Of what was Paul so confident? That he had nothing to fear from life or death! He had just listed some of the trials that were part of his life and ministry (2 Co. 4:8-12), and now he was affirming that his faith gave him victory over all of them. Note the assurances he had because of his faith:
• He was sure of ultimate victory (v. 14).
• He was sure God would be glorified (v. 15).

The afflictions and persecutions of Paul’s life did not seal his lips. Wherever there is true faith, there must be the expression of it. It cannot be silent.

If on Jesus Christ you trust,
Speak for Him you surely must;
Though you humble to the dust,
If you love Him, say so.

If on Jesus you believe
And the Savior you receive
Lest you should the Spirit grieve,
Don’t delay, say so.

14 knowing that He who raised up the Lord Jesus will also raise us up with Jesus, and will present us with you.

Although Paul was experiencing the sufferings and death of Christ on this earth (2 Co. 4:10-12{1]), he placed his hope in the God who raised the Lord Jesus from the dead. The fact that God had “raised . . . Jesus” is taken as solid ground for confidence that He will likewise raise those who believe in the Lord Jesus. “With you” does not mean “at the same time,” for Jesus has already been raised; it means that as a result of the resurrection of Jesus and by reason of the union of the believer with the risen Christ. Although Paul was facing suffering, he wasn’t discouraged, because he knew that Jesus would return. At that time, Paul and the Corinthian believers would celebrate their Savior in His presence because God would also raise them with Jesus. Paul had already told the Corinthians that he was looking forward to taking pride in the maturity of their faith, and he hoped that they, in turn, would take pride in him (2 Co. 1:13-14{2]).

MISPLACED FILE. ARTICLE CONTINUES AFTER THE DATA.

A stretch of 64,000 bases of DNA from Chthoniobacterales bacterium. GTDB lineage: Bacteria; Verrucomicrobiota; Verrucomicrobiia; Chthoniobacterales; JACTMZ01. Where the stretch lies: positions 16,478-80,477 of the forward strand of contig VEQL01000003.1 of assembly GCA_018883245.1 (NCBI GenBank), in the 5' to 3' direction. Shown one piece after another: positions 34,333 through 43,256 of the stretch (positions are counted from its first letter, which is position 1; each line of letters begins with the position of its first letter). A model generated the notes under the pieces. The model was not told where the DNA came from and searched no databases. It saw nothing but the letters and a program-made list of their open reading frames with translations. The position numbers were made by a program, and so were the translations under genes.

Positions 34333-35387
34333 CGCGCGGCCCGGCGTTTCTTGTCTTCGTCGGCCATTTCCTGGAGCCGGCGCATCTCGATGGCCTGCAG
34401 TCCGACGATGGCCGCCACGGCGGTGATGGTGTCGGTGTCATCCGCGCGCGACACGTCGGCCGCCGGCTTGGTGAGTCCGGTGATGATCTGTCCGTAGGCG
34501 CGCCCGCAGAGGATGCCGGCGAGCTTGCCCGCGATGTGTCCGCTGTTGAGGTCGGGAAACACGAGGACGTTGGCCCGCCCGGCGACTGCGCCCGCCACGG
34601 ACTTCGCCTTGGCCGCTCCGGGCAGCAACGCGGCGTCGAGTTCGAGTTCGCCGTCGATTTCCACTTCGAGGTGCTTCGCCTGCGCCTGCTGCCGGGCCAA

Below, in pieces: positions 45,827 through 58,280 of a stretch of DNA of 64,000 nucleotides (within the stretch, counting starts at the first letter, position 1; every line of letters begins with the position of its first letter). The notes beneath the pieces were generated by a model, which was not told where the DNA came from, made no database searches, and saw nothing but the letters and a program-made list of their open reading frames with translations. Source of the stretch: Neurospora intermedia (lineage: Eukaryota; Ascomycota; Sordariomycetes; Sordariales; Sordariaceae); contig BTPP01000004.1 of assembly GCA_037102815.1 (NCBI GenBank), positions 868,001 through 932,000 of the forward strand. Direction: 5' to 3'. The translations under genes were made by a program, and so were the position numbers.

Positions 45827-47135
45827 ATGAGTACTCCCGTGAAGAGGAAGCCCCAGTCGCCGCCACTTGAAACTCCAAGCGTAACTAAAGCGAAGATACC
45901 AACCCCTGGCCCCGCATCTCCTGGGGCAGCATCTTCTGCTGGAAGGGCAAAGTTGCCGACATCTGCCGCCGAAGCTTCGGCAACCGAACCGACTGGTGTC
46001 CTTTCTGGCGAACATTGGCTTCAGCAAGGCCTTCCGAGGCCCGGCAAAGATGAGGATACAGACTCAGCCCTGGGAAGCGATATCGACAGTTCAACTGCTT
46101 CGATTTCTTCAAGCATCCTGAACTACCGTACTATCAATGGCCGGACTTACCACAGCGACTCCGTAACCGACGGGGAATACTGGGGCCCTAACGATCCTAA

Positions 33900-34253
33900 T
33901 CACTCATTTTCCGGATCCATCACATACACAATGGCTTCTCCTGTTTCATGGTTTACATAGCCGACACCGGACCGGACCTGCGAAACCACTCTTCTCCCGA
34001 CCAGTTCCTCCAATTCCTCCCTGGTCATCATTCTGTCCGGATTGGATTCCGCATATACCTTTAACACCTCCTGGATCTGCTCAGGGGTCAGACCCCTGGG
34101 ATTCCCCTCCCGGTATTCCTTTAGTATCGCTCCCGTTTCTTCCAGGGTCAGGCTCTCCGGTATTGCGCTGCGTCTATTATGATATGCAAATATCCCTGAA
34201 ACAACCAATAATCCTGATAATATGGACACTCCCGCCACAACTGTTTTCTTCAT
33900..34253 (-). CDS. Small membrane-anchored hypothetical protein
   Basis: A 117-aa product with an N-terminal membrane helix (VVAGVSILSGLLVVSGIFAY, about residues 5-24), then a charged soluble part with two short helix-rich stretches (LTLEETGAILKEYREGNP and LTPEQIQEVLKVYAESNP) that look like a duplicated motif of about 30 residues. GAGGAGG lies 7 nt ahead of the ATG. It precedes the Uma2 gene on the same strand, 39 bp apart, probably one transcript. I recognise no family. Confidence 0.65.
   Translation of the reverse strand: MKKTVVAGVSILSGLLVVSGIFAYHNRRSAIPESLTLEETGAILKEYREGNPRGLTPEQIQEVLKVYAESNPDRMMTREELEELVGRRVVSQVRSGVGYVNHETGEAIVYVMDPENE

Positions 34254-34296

Because of his faith in Christ, Paul had access to the same great power that raised Jesus from the dead (Phil. 3:10{3]). This truth motivated Paul to endure hardship and persist in preaching the gospel. He was able to speak with such courage and such disregard for personal safety because he believed that if death overtook him, that God could and would also raise him up. He was certain that he could draw on a power which was sufficient for life and greater than death. This was the foundation on which his faith rested: the fact that Christ was raised from the dead by an act of God’s power. He had explained this in his first letter to the Corinthians. The believers in Corinth had been struggling with the doctrine of Resurrection, so Paul had written much to explain why the Resurrection was the central doctrine of the Christian faith. It was important that Christ had been raised from the dead, because without that truth, their faith would be utterly useless. Jesus would not be interceding before God for them, Jesus would only be a human being who had modeled a good life. If that were the case, there would be no reason for evangelists, much less believers to endure hardships for the cause of Christ.